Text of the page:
The Polestar 2 Super Bowl Commercial Took A Big Jab At Tesla

Polestar isn't a mass-market name in electric vehicles, but Volvo and Geely's collaboration would sure like to be. For its first Super Bowl spot, the EV-maker skips the melodrama in favor of a distinctly minimalistic flavor. Still, that doesn't mean it can't throw a little snark in Tesla's direction, and some of its other rivals.

Dubbed "No Compromises," the 30-second commercial is all about what Polestar, and specifically the Polestar 2, its first all-electric model, isn't. That means "no dieselgate," as well as "no conquering Mars" – references to Volkswagen's emissions scandal and Elon Musk's SpaceX obsession, respectively – along with "no empty promises" and "no greenwashing."

Polestar has big ambitions in EVs

They're accusations we've seen leveled at a number of automakers recently, as most talk up their ambitions in the EV segment. Though bold targets – often involving a fully-electric new car range by around 2030 – are commonplace, the strategy to actually deliver that is often a little more tenuous.

As for what Polestar is about, right now that's one model on sale but plenty promised. The Polestar 2, which recently became available in an even more affordable, single-motor version, will be followed soon by the Polestar 3, an SUV. We'll see that unveiled later in 2022, and Polestar has already committed to building it in the US rather than in China. Meanwhile, the Polestar 4 is expected to be a premium crossover of the "SUV coupe" style, which the automaker is hoping will take on big-sellers like Porsche's Macan.

It's the Polestar 5 that we're arguably most intrigued by, though. Based on the shapely Precept concept, the company has promised to carry over the vast majority of those alluring styling cues, along with the innovative palette of non-traditional luxury materials. That could make it the EV to watch in the high-end segment when the Polestar 5 arrives in 2024.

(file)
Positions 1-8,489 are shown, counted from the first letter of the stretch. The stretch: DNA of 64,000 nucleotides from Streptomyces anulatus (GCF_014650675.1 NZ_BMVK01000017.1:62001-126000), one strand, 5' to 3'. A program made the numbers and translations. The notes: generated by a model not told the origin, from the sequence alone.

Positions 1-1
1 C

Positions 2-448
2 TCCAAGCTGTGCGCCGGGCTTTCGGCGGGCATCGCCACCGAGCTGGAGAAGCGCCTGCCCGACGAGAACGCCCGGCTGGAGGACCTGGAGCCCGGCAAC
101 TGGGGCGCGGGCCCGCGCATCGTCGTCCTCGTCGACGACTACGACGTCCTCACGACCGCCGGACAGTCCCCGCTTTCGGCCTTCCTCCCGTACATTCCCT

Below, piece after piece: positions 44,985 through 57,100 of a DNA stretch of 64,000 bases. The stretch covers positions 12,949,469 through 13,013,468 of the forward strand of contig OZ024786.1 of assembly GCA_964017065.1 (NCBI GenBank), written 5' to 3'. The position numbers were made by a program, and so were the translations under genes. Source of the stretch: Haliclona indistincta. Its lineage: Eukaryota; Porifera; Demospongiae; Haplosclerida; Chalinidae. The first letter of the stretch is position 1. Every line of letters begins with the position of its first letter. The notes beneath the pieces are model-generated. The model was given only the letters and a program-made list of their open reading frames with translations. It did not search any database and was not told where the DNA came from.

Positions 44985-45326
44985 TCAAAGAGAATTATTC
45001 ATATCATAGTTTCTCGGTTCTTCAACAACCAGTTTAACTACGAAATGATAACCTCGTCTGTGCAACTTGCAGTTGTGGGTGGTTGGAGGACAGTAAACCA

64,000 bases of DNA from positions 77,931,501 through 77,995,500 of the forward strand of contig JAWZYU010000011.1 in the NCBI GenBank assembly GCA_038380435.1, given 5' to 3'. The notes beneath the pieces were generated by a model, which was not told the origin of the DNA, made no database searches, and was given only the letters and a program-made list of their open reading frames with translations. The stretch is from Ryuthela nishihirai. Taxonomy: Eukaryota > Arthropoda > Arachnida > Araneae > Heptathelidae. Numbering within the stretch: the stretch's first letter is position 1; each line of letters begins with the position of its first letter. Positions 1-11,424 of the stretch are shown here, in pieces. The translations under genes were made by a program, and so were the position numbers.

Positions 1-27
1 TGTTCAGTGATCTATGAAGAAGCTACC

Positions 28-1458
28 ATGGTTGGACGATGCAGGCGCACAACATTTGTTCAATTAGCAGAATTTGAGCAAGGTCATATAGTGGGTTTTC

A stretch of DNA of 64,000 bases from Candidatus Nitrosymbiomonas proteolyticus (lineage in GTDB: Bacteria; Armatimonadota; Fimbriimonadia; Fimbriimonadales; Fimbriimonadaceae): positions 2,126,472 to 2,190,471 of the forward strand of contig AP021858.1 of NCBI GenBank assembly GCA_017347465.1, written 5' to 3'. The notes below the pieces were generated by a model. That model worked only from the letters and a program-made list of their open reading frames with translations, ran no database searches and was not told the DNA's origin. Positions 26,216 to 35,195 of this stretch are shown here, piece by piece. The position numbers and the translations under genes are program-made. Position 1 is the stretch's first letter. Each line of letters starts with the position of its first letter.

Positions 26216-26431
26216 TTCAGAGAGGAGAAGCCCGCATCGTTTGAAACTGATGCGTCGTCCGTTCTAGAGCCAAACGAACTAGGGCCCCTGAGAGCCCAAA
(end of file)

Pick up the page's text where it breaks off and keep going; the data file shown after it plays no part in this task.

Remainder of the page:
Today, Polestar has a range of 1

For the moment, though, what's actually on offer is the Polestar 2 alone, the Polestar 1 – a luxury plug-in hybrid based on a Volvo concept – having only been built in vanishingly-small numbers up until 2021. On a range-for-range basis, the Polestar 2 can't quite hold up to what Tesla's Model 3 offers. However, that's not to say the EV falls short across the board.

In the cabin, for example, it's a lot more Volvo than you might expect. A shared parts-bin means the Polestar 2 interior definitely feels more like a traditional vehicle than the love-it-or-hate-it aesthetic in the Model 3. It was the first vehicle to debut Android Automotive OS, too, Google's vision of a dashboard OS, complete with embedded Google Assistant and Google Maps.

For all Polestar's ambition, however, the reality is that it still has a long way to go if it wants to catch up with Tesla. Total sales in 2021 hit 29,000 cars worldwide: not bad for an EV upstart, but still leaving Polestar a niche player. To bolster those numbers in the year ahead, the automaker plans to launch in a number of new markets – including Spain, Portugal, the UAE, Kuwait, and Israel in 2022 alone – as it targets at least 30 global markets in total by the end of 2023.

Is snark the best strategy?

The big question is whether commercials like this will actually push the Polestar brand in the way that the company is hoping. While those in the know about the state of EVs – and the big names and bigger personalities all that encompasses – will catch the Elon Musk snark and other references, everyday drivers may find themselves left bemused by Polestar's strategy.

That's a shame, because even if the range numbers don't put the Polestar 2 at the top of the EV chart, there's one conspicuous advantage right now: availability. At a time when most automakers are struggling to meet demand, and an order for a new Tesla Model 3 or Model Y won't be delivered for months yet, Polestar has new vehicles in stock around the US, and a no-haggle pricing policy that bypasses the excruciating "market adjustments" we've seen rival dealers use to add thousands of dollars to the sticker price of new cars. That message may have had a broader appeal to the Super Bowl audience, even if it wasn't quite so clever as what Polestar actually aired.